Download More Wives Than One: Transformation of the Mormon Marriage by Kathryn M Daynes PDF

By Kathryn M Daynes

While Joseph Smith introduced his revelation that plural marriage was once necessary to reaching the top point of everlasting salvation, he brought what grew to become the main infamous element of Mormon tradition. "More better halves Than One" deals the 1st in-depth examine the long term interplay among trust and the perform of polygamy, or plural marriage, one of the Latter-day Saints. concentrating on the small group of Manti, Utah, Kathryn M Daynes indicates that plural marriage encompassed a number of different types of marriage recommended by way of the church, each one with its personal rights and obligations. She provides a transparent photograph of the criteria shaping the perform, who used to be prone to input right into a plural marriage, and the way the perform dovetailed with Mormon convictions concerning the an important function of households in fixing social difficulties. She additionally explicates the net of ideals approximately God-centered marriages and familial accountability that underlay how plural marriage was once skilled, together with inheritance practices that safe plural little ones and better halves; an easy, nonlegalistic approach of divorce; and 0 tolerance for adultery. Daynes offers an intimate view of the way Mormon doctrine and Utah legislation on marriage and divorce have been utilized in people's lives. She discusses how Mormon practices, firmly in accordance with a patriarchal version of marriage, diverged from the companionate excellent of marriage that was once taking carry in mainstream the United States. through the frontier interval, territorial legislation in Utah allowed the Saints adequate autonomy to improve their designated marriage styles. As payment improved, despite the fact that, the federal government-prodded by means of past due nineteenth-century relations reformers-took an more and more competitive position in squelching anomalous practices of either marriage and divorce, eroding the power of plural better halves and kids to inherit and finally disfranchising ladies and polygamists. Cogent and impeccably documented, "More better halves Than One" will enlighten either students and common readers on an exciting and much-misunderstood bankruptcy of Mormon historical past.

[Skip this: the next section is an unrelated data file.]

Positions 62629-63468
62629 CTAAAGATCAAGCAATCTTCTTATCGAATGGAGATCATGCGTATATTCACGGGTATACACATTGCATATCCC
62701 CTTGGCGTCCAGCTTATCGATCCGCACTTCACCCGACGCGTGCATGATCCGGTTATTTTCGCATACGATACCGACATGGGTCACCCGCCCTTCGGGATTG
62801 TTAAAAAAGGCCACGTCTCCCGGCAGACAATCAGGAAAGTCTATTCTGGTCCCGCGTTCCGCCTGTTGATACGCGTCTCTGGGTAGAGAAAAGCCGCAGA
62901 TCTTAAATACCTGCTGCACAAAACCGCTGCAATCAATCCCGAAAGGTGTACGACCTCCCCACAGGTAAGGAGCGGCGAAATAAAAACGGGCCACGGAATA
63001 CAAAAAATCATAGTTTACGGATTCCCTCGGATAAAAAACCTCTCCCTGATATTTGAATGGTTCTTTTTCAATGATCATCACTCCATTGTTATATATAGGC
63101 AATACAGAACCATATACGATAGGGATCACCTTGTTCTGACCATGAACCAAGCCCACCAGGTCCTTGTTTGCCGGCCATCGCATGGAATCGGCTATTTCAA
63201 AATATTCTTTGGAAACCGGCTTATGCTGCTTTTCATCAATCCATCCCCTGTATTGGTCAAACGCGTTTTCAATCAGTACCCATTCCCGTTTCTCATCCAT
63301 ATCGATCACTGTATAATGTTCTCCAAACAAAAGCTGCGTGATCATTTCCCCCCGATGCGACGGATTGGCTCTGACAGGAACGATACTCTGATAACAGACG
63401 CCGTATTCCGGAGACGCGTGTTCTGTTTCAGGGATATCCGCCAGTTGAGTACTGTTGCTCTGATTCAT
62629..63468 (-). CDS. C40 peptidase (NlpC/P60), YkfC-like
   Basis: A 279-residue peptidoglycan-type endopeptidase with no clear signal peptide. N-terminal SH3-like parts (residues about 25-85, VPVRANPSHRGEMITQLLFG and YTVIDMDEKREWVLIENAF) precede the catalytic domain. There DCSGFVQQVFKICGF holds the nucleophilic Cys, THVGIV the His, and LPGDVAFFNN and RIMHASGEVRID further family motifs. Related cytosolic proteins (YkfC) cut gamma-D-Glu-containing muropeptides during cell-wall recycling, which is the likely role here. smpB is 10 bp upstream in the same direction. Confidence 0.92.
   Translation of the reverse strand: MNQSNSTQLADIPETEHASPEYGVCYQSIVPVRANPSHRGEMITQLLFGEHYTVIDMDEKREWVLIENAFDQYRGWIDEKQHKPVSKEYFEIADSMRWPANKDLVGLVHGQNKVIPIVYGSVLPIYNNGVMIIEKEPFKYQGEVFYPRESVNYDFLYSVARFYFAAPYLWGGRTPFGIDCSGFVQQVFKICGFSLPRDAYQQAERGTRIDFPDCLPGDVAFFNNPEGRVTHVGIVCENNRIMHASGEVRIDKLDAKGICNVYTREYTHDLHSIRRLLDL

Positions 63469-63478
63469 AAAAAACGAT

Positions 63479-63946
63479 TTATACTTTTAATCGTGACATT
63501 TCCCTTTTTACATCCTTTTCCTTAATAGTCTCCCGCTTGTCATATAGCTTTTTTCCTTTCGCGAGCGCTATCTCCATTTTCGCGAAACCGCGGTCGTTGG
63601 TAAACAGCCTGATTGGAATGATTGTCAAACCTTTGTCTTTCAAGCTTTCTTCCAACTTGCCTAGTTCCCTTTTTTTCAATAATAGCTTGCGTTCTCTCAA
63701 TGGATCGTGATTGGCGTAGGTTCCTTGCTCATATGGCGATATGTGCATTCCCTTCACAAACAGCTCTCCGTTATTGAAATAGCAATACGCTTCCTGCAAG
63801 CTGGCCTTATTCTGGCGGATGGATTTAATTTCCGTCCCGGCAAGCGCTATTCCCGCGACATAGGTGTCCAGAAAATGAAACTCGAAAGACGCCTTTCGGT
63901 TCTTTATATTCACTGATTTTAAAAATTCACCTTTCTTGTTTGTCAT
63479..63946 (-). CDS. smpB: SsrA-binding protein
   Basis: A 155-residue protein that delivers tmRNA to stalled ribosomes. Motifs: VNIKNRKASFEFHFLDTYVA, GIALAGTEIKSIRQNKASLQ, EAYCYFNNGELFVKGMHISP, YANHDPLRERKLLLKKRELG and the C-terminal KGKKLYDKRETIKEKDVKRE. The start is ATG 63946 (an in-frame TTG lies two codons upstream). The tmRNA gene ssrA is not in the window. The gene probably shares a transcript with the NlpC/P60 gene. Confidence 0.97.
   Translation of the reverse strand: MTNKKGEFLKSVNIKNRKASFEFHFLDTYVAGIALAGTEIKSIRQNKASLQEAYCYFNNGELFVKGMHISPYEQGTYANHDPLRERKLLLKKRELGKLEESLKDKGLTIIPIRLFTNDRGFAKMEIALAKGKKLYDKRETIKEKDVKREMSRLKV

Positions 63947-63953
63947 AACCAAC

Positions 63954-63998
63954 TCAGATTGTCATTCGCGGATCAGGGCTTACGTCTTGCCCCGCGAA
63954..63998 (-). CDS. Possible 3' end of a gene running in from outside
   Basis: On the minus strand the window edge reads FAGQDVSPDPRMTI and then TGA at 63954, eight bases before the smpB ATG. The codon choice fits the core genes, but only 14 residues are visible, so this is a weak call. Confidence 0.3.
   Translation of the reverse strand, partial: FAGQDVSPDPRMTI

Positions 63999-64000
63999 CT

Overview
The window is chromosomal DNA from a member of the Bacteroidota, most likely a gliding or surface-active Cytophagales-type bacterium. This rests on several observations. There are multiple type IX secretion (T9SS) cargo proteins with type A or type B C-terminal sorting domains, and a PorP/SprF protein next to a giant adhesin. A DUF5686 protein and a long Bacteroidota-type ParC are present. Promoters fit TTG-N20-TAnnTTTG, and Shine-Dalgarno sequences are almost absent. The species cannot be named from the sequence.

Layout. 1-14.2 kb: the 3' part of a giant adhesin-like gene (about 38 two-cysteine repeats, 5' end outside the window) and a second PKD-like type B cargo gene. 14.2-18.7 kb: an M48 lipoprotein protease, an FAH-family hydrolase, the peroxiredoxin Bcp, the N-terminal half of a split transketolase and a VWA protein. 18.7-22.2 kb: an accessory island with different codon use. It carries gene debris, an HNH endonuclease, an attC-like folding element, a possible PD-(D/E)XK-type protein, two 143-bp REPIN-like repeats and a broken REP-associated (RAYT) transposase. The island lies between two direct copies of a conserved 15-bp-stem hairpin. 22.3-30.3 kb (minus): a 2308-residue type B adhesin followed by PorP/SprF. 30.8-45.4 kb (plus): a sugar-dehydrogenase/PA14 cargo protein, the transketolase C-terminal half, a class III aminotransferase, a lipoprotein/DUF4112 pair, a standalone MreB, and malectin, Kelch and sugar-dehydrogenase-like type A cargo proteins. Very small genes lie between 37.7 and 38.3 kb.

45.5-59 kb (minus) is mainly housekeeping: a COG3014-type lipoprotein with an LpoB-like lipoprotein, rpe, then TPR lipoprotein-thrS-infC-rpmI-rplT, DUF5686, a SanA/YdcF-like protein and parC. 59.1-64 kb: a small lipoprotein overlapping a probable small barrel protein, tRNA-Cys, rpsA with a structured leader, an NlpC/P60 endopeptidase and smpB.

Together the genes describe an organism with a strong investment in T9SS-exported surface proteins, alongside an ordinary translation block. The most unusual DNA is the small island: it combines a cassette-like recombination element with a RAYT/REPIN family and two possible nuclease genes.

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Additional info for More Wives Than One: Transformation of the Mormon Marriage System, 1840-1910

Sample text

He found a small house in Pottawatamie County into which he moved his younger wives. 6 By the time plural marriage was first publicly announced as a doctrine of the church in 1852 in Salt Lake City, it was already lived openly by the Saints and had had its first confrontation with the courts. The announcement, made by Apostle Orson Pratt, put the doctrine within its religious framework, drawing on the main points in the reve­ lation Joseph Smith dictated on July 12,1843. Pratt declared that because the spirits who will inhabit the bodies of humankind are already created and awaiting their opportunity to come to earth, it is incumbent on those now in mortality to prepare bodies for those spirits.

Disputes between members were to be settled be­ tween themselves, if possible, but if that failed, local officials, called teachers, tried to mediate the difficulty. If that did not produce reconcil­ iation, the case would go to a bishop's court, in which the bishop— lead­ er of the local congregation, the ward— and his two counselors sat as judges. This decision could be appealed to the stake high council (a stake is composed of several wards), consisting of the stake presidency and twelve high councillors.

27 Oliver Cowdery, however, viewed the meeting differently. He wrote his brothers in Kirtland vehemently denying that he had confessed to lying about Joseph Smith. "When [Joseph Smith] was here," he wrote, "we had some conversation in which in every instance, I did not fail to affirm that what I had said was strictly true. "28 Harris's comment that Oliver Cowdery insinuated Joseph Smith was guilty supports Cowdery's account of the meeting. What others at the meeting remembered and emphasized, however, was Cowdery's confession that Joseph Smith had not in fact acknowledged being guilty of adultery.

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